The future of sustainable electronics

Article #2 Electronics Innovation Series. A sustainable electronics future must be driven by manufacturers and supported by suppliers.

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02 Jul, 2022

This is the second article of a 6-part series looking at innovation in the electronics industry. 

From smartphones to laptops to wearable devices, electronics have become an essential part of our daily lives. This explosion in devices has led to a global consumer electronics market worth an estimated $1 trillion (and rapidly growing). However, although these devices are often made of durable materials such as plastics and metals, they are often treated as disposable and discarded after use, generating huge amounts of waste.

Electronics are now the world’s fastest growing waste stream, with an estimated 57.4 million tonnes (around 63.3 million US tons) in 2021 – an amount outweighing the world’s heaviest human construction, the Great Wall of China. E-waste is growing around 3-4% each year, expected to hit 74 million tonnes (81.6 million tons) by 2030.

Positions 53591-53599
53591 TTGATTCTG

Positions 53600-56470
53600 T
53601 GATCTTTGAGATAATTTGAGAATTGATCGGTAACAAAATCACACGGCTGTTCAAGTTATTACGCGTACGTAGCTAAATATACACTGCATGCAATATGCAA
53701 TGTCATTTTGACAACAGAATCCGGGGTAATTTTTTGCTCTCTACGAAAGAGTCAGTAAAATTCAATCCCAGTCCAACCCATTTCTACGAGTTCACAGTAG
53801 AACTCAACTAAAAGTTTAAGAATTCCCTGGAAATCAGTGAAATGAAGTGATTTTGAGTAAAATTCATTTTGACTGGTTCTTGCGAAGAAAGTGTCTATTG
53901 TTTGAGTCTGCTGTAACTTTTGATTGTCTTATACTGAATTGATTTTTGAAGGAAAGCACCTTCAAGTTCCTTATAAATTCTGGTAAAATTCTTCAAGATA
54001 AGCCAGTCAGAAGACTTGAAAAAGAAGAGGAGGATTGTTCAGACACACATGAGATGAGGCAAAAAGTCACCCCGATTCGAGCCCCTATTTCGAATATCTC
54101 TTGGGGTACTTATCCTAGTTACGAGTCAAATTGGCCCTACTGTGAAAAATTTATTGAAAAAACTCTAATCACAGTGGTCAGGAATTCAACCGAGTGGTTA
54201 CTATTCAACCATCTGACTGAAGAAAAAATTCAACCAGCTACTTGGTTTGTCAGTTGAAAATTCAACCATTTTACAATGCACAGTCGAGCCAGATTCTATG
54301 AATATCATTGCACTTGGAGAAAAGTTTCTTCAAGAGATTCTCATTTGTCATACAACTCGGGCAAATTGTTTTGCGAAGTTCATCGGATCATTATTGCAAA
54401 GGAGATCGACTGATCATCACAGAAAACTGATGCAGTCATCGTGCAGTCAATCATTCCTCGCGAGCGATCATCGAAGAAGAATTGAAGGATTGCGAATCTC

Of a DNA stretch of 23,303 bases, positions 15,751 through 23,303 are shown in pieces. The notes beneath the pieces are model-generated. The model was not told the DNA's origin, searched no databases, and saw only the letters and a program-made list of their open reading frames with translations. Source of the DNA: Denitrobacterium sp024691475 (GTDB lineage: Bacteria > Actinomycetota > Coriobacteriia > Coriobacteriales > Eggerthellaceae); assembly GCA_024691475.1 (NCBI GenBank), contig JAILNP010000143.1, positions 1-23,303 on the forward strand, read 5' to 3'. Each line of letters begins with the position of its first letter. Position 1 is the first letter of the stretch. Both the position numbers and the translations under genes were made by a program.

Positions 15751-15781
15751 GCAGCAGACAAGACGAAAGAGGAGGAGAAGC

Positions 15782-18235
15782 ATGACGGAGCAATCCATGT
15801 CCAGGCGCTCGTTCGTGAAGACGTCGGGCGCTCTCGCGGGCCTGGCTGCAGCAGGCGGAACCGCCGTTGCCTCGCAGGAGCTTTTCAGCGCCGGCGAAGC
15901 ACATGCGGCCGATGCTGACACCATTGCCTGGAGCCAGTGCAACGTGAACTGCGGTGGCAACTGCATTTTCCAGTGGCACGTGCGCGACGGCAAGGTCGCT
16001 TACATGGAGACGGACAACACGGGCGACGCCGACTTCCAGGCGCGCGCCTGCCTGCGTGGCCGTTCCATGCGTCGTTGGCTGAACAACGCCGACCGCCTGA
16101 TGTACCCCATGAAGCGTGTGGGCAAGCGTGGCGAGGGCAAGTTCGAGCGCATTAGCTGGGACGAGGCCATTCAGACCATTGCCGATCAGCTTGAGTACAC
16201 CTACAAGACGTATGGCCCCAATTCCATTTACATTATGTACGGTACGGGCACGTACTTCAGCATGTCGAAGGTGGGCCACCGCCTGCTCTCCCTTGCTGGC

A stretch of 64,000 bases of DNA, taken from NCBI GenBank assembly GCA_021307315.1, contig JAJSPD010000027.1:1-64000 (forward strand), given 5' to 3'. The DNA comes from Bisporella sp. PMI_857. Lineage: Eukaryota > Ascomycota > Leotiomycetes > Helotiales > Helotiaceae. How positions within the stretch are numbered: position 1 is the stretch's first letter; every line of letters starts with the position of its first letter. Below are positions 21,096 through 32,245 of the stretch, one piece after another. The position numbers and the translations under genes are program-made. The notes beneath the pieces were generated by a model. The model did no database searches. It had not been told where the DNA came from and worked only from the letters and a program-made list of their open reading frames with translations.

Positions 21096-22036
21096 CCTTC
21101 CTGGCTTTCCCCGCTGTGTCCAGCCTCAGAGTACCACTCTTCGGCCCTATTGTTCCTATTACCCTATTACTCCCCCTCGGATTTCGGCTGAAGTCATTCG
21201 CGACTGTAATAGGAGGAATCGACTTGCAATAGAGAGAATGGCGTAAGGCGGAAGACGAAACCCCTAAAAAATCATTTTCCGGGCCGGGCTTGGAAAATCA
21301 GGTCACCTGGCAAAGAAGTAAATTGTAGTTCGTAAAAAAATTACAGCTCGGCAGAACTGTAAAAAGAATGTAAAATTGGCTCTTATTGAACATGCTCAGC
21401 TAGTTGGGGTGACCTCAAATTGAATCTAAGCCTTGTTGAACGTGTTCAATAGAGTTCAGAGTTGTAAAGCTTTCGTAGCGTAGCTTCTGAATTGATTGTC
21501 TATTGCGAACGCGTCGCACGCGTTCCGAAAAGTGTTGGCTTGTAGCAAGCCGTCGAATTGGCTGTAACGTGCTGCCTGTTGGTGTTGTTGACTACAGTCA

E-waste may represent only 2% of solid waste streams, yet it can represent 70% of the hazardous waste that ends up in landfills. In landfills and other waste facilities, e-waste is often burned, dismantled, or melted without proper equipment or protection, leading to severe health hazards to those who come into contact with it, as well as environmental pollution to the planet at large.